The Thrift Shop That’s Never Open But Always Selling

The Thrift Shop That’s Never Open But Always Selling
Thrift Shop on Westminster Road. (Photo by Maya Lewis/Ditmas Park Corner)
Thrift Shop on Westminster Road. (Photo by Maya Lewis/Ditmas Park Corner)

There is a thrift shop on the corner of Cortelyou and Westminster roads but you cannot go inside it. The gates are always down. They are old, rusted, and stuffed with things.

Fake flowers, books, records, collectables, and trash fill the small area between gate and window. The windows of the shop are also full of things — boxes upon boxes of things.

The sign above says only “Thrift Shop” and out front in a faded yellow chair you can usually find store owner Maritza Rivera selling what she chooses.

“I come out and sell on Sundays when the weather is permitting, when the weather is nice,” says Rivera. “I sell books and records — just books and records — I don’t sell nothing anymore.”

It was the constant fear of city violations, Rivera said, that brought her to close up shop. “They were just coming around [to inspect] and I don’t like it. I don’t need the stress” said Rivera.

As the windows filled, the fire department took notice.

Local artist and neighbor Carlos Pinto has seen them around her shop. “The amount of things she got, the firefighters harass her,” says Pinto.

The stockpile of thrifted collectables pushed into the territory of hoarding or a potential fire hazard according the FDNY.

Photo by Maya Lewis/Ditmas Park Corner
Photo by Maya Lewis/Ditmas Park Corner

The store is being used as storage but soon it will be empty, says Rivera. “I don’t know if I’m going to sell everything, I might give it to the Salvation Army.”

The inside of Thrift Shop is locally known to be off limits. The physical store has not been open for three years, when Rivera stopped renewing her business license. Though many local residents can remember seeing her outside selling on and off for the past 15 years.

She collected to the point of overabundance, and her store filled with items to sell faster than she was selling them.

“You don’t really go inside her store.” said Paul DeCoster, a neighbors who stops by the shop whenever he sees that Rivera is out. “It’s like storage, everything is out on the street.”

Community residents have accepted this fact and buy what Rivera allows them to.

“I walk by and glance at the stuff and nod hello to the lady but to be honest I hadn’t realized there was a shop you could go inside of,” says Catalina Bertaini, who also lives near by. “She has a running garage sale all the time.”

The shop is so full of goods that only a small walkway remains. Rivera now uses it to stash the interesting items she buys. But the business carries on out front, where she sells her thrifted items on the sidewalk. The number of items she pulls out varies and has no order.

Local Emma Assian was once an avid customer, “My husband and I have bought various cool vintage items from her over the years!”

Even though some have found her prices to be a bit high, Rivera is known throughout the community as a friendly face sitting at the corner always willing to have a chat. All who pass by her nod or say hello by name, even if they don’t have time to talk.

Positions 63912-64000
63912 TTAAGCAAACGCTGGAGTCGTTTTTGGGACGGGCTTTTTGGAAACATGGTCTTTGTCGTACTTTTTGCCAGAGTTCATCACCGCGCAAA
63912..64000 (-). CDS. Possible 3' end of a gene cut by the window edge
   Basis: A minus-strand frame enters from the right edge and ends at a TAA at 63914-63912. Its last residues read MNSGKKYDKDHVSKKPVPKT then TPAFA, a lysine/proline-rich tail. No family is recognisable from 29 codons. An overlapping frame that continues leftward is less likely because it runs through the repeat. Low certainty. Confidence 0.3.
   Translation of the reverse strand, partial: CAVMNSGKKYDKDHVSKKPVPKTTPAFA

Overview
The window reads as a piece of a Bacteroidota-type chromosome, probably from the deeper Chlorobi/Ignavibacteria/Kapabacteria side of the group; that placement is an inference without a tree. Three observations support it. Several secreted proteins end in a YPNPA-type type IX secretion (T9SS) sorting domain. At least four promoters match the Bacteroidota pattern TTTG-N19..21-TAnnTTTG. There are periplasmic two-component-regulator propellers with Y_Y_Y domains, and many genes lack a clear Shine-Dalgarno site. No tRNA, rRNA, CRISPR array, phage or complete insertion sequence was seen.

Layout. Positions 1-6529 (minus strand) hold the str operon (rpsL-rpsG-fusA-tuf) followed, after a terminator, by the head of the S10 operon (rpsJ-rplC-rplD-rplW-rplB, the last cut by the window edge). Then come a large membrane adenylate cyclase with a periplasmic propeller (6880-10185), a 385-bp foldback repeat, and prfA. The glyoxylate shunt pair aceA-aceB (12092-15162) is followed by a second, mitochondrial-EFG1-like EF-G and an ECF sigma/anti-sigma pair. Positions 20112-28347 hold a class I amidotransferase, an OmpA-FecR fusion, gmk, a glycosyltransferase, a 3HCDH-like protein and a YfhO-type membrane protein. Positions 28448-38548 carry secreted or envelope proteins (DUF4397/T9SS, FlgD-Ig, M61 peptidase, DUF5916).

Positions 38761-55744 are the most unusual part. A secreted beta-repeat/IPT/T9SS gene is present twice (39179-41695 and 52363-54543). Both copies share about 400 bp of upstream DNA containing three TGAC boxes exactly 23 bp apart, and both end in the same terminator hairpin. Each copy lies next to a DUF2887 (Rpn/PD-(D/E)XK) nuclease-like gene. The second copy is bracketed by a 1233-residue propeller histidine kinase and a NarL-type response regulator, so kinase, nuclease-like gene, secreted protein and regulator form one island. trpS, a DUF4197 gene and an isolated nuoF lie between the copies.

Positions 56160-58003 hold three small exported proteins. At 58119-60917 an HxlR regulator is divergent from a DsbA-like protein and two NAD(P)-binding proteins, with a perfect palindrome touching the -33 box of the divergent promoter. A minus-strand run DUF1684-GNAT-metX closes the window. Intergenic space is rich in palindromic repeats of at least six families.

Since growing up in the Dominican Republic, Rivera has always been a thrift shopper and a collector.

“Since I was a little girl, my sister used to tell me, ‘You were born old,’” she says. “Because I used to collect everything, little things that I used to see around.”

The knick-knacks that she collects and sells don’t just end up on coffee tables. Local artist Carlos Pinto, uses them in his artwork. His bright mosaics, which can been seen all over the Flatbush area, are made of recycled materials and the Thrift Shop is one of his go-to suppliers.

“Maritza saw that I was an artist and she basically helped me,” he says. “She gives me things, ceramics, and canvases. She hooked me up.”

Though thrift shops are often known for their eccentric organization or clutter, with Rivera’s shop it got to the point that customers who did come inside couldn’t help but to comment on the disarray.

Remembering a time when a women came in after the store was all but full Rivera found the comments annoying. “She went inside, and she wanted to see and she asked me why everything was not organized,” says Rivera. “Why this? Why that? Just to bother.”

Soon after this she decided not to let people in anymore. Slowly, Rivera has chipped away at the hoard of things inside, bringing out items here and there to sell.

Photo by Maya Lewis/Ditmas Park Corner
Photo by Maya Lewis/Ditmas Park Corner

Instead of having a massive blowout sell, Rivera recently chose to give all of her backstock to The Salvation Army. She wasn’t selling for the money but rather for the hunt of collectables and the conversation with her customers.

“The young people come and I feel good,” she said. “I’ll miss it because of the young generation. I like to talk to them, makes me feel good.”

The Salvation Army told Rivera that they will come pick up her stock what they have space for it in a month or two. A donation as big as hers will take time.

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